Orchids are seducers. They trick animals into pollinating them and usually give nothing in exchange. Some orchid species mimic nectar-producing flowers to lure bees; others emit the fetid smell of rotting meat to attract carrion flies. In China, Dendrobium sinense orchids release a chemical normally broadcast by bees in distress; the scent attracts bee-eating hornets expecting an easy meal. The scent of Cymbidium serratum entices a wild mountain mouse, which spreads pollen from flower to flower with its snout. And around the world, orchid species have evolved to look or smell like female insects; males try to mate with the flowers but gather and deposit pollen, which they carry on their flight from deception to deception.
But perhaps the most spectacular evidence of the plant’s powers of attraction could be seen several weeks ago in Singapore, at the 20th World Orchid Conference, a triennial affair that drew about 1,000 participants from 55 countries and more than 300,000 spectators. It was one of the largest orchid competitions in history, a colorful, heavily scented affair that showcased the growing popularity and cutting-edge science of orchid breeding.
“Orchids are such manipulators. After the birds and the bees, they have enticed us humans into doing the dirty deed for them,” joked Kiat Tan, chairman of the conference’s organizing committee.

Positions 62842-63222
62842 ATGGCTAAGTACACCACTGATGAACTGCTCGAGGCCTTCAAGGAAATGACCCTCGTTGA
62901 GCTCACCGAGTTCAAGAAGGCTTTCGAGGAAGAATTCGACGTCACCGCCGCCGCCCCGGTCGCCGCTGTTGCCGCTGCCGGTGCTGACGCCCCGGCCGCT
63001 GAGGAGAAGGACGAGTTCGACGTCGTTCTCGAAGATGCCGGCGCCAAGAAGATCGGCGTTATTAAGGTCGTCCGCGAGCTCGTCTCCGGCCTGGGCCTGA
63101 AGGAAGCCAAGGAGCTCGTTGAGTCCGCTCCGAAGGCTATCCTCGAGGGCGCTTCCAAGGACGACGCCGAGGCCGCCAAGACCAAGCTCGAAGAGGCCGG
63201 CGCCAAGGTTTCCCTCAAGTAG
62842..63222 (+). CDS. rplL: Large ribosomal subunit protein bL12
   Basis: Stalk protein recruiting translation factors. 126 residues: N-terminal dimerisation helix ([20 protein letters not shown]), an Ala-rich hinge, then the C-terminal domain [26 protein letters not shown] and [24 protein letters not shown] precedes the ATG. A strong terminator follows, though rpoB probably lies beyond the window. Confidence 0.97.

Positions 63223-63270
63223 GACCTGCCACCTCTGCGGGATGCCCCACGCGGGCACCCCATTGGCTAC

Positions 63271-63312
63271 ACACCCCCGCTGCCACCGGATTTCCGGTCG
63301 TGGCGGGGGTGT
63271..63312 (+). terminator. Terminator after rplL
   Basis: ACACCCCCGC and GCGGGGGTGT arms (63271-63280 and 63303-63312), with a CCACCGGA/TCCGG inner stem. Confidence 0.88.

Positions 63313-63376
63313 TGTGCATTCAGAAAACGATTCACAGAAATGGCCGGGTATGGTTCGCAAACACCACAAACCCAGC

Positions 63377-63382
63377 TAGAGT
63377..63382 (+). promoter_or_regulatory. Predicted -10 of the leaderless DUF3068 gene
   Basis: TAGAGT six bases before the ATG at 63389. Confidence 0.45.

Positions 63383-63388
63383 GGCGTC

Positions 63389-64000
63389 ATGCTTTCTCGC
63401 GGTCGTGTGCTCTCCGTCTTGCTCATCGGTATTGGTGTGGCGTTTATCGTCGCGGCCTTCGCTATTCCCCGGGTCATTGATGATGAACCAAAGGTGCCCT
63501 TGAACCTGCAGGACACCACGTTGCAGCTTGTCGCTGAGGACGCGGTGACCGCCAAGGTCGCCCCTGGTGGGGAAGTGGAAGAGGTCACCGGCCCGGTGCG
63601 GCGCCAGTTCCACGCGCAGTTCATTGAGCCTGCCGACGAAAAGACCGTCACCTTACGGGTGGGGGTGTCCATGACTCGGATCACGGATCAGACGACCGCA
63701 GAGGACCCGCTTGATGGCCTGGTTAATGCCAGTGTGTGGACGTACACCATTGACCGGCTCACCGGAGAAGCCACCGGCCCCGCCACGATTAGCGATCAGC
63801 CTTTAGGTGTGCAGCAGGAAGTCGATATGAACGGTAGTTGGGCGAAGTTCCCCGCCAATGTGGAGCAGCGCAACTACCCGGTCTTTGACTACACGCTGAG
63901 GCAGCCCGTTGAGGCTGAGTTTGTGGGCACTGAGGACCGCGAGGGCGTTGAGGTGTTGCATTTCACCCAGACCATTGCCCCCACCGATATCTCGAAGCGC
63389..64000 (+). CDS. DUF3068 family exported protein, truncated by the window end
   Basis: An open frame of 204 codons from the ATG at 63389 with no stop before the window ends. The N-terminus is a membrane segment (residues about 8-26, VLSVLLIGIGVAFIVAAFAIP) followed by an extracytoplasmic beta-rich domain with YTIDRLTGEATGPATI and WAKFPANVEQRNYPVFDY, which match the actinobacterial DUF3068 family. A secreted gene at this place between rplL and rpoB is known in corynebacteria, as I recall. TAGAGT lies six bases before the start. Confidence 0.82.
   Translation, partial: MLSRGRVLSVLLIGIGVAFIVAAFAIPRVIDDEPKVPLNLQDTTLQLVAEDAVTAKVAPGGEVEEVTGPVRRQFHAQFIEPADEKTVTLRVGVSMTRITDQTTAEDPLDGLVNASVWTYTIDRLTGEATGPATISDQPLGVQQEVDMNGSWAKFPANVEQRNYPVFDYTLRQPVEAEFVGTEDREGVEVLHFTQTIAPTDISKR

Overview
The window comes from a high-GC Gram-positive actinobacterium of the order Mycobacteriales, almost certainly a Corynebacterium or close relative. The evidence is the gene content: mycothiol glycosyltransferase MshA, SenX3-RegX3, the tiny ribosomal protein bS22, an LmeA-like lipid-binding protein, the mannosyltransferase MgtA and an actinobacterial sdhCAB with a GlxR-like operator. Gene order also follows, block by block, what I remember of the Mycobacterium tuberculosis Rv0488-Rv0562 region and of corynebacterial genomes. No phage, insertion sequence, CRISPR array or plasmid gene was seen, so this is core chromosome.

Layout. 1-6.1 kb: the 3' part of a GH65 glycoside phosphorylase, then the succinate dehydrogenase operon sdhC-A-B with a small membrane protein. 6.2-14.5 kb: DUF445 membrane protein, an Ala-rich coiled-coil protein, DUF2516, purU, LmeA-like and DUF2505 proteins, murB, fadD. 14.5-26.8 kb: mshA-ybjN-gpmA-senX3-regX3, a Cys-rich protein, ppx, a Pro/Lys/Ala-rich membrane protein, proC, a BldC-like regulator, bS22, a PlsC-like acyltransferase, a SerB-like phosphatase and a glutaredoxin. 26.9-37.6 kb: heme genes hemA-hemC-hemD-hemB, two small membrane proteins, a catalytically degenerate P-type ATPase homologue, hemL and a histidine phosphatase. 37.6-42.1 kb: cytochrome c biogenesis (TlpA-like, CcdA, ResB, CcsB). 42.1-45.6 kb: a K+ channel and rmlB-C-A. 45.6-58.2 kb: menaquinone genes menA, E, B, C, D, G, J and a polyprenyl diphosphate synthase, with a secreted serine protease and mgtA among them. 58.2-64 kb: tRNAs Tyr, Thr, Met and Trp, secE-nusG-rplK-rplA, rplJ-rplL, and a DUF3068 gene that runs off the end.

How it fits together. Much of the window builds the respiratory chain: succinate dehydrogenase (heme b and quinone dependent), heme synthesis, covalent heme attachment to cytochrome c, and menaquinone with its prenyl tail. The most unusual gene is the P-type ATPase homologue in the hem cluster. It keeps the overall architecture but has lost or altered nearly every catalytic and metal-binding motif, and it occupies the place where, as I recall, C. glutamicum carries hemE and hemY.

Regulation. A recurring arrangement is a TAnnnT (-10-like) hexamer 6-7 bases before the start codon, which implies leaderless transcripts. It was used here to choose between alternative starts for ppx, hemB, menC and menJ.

The day before the conference, the four-acre exhibition hall in Singapore’s convention center was strewn with half-opened crates: “Fragile! Handle with care. Store at 8 degrees C.” Hundreds of jet-lagged exhibitors delicately extracted cut flowers and orchid plants from their packaging. Some had carried their orchids by hand on flights and through customs, with the requisite certifications that the plants were disease-free and approved for travel by the Convention on International Trade in Endangered Species.
The flowers “tend to suffer if it’s too cold or sweat if it’s too warm in the boxes,” said Chris Purver, an orchid breeder and curator with the Eric Young Orchid Foundation on the Isle of Jersey, a British crown dependency. “We had a few sleepless nights in getting them here.”
Members of a South African orchid society, disappointed that international trade regulations had denied them permission to bring real animal parts or live birds, huffily constructed a jungle display with fake leopards, rhino horns and elephant tusks.
Justin Tkatchenko, from the Orchid Society of Papua New Guinea, was adding finishing touches to a display that included gigantic carved masks and a bird made of orchids. “We are aiming to be the best in the world. This will be the most photographed display in the whole show,” he said.